Enter Mistress Ford. Caius. It is no matter-a for dat :-do not you tell-a Mrs. Ford. Mistress Page ! trust me, I was going me dat I shall have Anne Page for myself!--by gar, to your house. I vill kill de Jack priest; and I have appointed mine Mrs. Page. And, trust me, I was coming to you. host of de Jarterre to measure our weapon :--by gar, You look very ill. I vill myself bave Anne Page.

Mrs. Ford. Nay, I'll ne'er believe that; I have to Quick. Sir, the maid loves you, and all shall be show to the contrary. well: we must give folks leave to prate : What the Mrs. Page. 'Faith, but you do, in my mind. good-jer!

Mrs. Ford. Well, I do then; yet I say, I could

I Caius. Rugby, come to de court vit me ;-by gar, show you to the contrary : 0, mistress Page, give me if I have not Anne Page, I shall turn your head out some counsel! of my door :-Follow my heels, Rugby

Mrs. Page. What's the matter, woman? [ Exeunt Caius and Rugby. Mrs. Ford. O woman, if it were not for one triQuick. You shall have An fool's-head of your own. fling respect, I could come to such honour ! No, I know Anne's mind for that: never

Mrs. Page. Mang the trifle, woman; take the hoin Windsor knows more of Anne's mind than I do; nour: what is it?-dispense with ifles ;-what is nor can do more than I do with her, I thank heavenit! Fent. [Within) Who's within there, ho?

Mrs. Ford. If I would but go to hell for an eterQuick. Who's there, I trow ! Come near the house, nal moment, or so, I could be knighted. I pray you.

Mrs. Page. What ?-thou liest!--Sir Alice Ford ! Enter Fenton.

-These knights will hack; and so thou shouldst Pent. How now, good woman; how dost thou ? not alter the article of thy gentry.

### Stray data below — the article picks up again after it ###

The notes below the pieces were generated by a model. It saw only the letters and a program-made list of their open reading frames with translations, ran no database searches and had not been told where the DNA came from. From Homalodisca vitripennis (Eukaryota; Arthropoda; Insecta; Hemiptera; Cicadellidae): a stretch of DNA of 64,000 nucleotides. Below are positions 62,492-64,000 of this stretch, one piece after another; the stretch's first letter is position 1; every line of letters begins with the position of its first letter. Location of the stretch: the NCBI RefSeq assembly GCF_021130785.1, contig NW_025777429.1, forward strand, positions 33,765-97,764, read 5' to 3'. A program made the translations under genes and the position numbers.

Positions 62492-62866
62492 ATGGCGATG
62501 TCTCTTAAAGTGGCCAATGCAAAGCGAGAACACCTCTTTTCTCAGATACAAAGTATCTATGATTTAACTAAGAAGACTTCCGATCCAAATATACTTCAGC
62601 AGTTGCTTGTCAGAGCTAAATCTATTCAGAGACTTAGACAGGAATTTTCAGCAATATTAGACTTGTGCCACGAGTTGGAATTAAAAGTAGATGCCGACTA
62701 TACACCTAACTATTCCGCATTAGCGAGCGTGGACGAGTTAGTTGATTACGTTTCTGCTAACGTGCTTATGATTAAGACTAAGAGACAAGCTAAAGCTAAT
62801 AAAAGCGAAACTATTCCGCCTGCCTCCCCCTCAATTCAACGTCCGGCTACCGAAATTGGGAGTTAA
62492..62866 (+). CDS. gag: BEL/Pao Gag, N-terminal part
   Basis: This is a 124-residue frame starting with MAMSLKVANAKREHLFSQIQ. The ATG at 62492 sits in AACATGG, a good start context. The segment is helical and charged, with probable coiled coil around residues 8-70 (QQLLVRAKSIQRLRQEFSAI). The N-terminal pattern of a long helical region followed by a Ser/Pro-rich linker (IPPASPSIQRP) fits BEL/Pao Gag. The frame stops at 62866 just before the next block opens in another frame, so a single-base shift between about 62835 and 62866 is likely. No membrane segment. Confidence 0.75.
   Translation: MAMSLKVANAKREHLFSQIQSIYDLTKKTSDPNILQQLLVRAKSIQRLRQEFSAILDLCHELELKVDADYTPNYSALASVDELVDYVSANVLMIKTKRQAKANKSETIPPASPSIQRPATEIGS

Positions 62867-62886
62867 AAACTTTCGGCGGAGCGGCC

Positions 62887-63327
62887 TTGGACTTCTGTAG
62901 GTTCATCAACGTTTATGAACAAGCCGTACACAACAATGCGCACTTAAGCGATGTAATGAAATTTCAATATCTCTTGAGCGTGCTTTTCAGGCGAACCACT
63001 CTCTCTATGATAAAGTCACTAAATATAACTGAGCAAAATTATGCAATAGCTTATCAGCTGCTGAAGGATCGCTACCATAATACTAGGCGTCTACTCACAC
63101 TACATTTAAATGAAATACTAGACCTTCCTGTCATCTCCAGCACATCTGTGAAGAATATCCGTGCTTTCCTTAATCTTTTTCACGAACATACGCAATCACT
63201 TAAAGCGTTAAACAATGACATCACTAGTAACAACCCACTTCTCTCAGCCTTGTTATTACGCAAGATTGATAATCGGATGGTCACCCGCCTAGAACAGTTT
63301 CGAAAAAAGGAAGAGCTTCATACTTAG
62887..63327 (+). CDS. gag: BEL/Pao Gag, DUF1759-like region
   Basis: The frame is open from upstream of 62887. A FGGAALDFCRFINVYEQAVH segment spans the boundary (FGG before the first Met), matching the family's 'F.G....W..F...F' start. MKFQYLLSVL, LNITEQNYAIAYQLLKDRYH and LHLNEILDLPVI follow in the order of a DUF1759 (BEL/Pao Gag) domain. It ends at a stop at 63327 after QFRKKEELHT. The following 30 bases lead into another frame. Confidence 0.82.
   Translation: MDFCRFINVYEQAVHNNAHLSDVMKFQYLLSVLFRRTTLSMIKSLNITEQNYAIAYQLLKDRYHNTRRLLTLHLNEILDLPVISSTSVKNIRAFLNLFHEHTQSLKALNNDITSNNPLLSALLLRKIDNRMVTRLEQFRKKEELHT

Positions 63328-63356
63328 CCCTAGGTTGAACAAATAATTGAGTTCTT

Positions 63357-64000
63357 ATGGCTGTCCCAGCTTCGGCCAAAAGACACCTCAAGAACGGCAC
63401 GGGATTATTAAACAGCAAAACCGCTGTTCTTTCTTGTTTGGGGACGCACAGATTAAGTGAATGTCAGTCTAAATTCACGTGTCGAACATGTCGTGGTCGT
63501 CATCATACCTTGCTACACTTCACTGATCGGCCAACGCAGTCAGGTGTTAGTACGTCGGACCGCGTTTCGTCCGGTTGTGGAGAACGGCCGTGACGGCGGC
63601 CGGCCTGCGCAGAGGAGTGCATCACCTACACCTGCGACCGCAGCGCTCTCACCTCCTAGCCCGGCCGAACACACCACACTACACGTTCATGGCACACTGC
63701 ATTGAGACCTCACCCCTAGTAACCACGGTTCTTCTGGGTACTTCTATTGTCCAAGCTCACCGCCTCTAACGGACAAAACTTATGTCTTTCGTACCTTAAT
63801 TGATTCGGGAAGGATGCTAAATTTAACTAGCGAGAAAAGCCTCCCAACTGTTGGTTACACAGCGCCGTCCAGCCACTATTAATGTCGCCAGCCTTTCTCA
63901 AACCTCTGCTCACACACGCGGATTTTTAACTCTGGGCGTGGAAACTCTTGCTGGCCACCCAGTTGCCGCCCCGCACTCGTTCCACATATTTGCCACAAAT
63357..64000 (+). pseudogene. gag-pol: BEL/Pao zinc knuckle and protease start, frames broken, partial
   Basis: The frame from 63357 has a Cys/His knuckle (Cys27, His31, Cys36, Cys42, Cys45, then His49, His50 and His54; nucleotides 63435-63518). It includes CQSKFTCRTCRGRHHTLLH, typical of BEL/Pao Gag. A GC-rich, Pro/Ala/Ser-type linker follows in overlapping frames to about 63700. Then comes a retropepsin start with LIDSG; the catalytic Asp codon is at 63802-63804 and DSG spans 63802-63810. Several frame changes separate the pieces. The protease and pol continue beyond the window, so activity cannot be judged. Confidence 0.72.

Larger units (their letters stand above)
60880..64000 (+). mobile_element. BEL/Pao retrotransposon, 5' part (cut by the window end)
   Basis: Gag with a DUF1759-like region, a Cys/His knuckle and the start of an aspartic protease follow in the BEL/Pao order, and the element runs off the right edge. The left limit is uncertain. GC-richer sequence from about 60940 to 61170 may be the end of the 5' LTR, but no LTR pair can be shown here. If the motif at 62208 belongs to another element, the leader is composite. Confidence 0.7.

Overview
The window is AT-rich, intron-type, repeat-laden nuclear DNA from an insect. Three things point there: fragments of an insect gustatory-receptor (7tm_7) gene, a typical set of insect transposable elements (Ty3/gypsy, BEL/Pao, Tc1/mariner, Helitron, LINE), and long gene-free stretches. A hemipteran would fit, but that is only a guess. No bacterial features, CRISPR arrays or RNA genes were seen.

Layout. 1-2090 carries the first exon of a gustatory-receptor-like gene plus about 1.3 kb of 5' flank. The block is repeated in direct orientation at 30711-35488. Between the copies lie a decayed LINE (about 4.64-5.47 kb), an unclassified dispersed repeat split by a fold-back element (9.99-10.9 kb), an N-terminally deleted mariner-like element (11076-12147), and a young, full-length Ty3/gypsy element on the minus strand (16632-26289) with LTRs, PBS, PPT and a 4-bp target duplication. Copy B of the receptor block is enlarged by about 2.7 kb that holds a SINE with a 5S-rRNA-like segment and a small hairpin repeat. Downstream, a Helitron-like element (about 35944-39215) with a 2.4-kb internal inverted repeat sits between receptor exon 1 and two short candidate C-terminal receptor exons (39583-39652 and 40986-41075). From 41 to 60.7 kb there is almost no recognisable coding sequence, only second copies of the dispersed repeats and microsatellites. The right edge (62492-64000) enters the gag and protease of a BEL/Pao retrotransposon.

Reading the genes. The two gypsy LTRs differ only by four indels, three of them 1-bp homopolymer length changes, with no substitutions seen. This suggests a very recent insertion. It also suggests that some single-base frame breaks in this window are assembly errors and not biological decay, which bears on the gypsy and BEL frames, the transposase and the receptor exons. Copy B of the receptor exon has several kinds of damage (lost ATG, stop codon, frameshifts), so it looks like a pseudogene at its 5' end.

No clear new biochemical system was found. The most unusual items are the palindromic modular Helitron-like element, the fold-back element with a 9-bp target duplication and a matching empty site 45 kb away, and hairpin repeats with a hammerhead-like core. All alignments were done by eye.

woman

Mrs. Ford. We burn day-light:-here, read, read; Page. I will not believe such a Cataian, though the -perceive how I might be knighted. I shall think priest o'the town cominended him for a true man. the worse of fat men, as long as I bave an eye to Ford. 'Twas a good sensible fellow : Well. make difference of men's liking: and yet he would Page. How now, Meg? not swear ; praised women's modesty: and gave Mrs. Page. Whither go you, George !-Hark you. such orderly and well-behaved reproof to all an- Mrs. Ford. How now, sweet Frank ! why art thou comeliness, that I would have sworn his disposition melancholy ! would have gone to the truth of his words : but they Ford. I melancholy! I am not melancholy.-Get do no more adhere and keep place together, than the you home, go. hundredth psalm to the tune of Green slecves. What Mrs. Ford. 'Faith, thou hast some crotchets in thy tempest, I trow, threw this whale, with so many tans head now.-Will you go, inistress Page ! of oil in his belly, ashore at Windsor ! How shall I Mrs. Page. Have with you.-You'll come to dinner, be revenged on him! I think the best way were to George 1-Look, who comes yonder: she shall be our entertain him with hope, till the wicked tire of lust messenger to this paltry knight. have melted him in his own grease. -Did you ever

[ Aside to Mrs. Ford. hear the like!

Enter Mistress Quickly.
Mrs. Page. Letter for letter ; but that the name of
Page and Ford differs !-To thy great comfort in this

Mrs. Ford. Trust me, I thought on her : she'll fit it. mystery of ill opinions, here's the twin-brother of thy

Mrs. Page. You are come to see my daughter Anne. letter but let thine inherit first : for, I protest, mine